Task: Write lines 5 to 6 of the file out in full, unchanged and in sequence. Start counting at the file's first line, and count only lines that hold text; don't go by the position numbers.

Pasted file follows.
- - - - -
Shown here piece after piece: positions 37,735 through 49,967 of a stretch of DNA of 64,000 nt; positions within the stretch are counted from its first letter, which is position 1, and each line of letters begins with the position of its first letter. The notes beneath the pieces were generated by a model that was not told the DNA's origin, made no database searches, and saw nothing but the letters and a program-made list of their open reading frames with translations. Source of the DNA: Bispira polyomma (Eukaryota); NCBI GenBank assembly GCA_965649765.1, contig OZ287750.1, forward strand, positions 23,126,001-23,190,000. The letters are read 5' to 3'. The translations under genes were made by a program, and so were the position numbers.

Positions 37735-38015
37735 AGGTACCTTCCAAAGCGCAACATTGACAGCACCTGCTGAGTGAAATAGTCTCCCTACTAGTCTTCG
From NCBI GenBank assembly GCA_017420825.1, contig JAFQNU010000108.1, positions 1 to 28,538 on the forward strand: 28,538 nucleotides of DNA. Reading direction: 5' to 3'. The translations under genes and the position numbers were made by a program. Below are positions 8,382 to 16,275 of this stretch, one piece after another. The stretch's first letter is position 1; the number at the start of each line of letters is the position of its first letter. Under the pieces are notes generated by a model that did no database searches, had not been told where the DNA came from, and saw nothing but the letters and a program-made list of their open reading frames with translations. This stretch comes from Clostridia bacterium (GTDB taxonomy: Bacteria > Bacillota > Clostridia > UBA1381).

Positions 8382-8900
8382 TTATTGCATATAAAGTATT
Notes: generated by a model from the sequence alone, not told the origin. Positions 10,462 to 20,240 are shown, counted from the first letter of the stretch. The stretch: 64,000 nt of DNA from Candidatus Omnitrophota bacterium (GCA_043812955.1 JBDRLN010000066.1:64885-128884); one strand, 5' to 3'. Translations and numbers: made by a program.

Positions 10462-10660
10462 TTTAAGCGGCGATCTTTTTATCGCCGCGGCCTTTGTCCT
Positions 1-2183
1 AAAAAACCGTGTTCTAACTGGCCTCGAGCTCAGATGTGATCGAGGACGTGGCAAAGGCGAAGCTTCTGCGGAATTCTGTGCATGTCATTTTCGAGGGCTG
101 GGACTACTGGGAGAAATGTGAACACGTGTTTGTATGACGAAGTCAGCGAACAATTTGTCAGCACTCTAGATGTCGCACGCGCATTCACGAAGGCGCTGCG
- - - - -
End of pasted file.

Positions 8382-8900
8382 TTATTGCATATAAAGTATT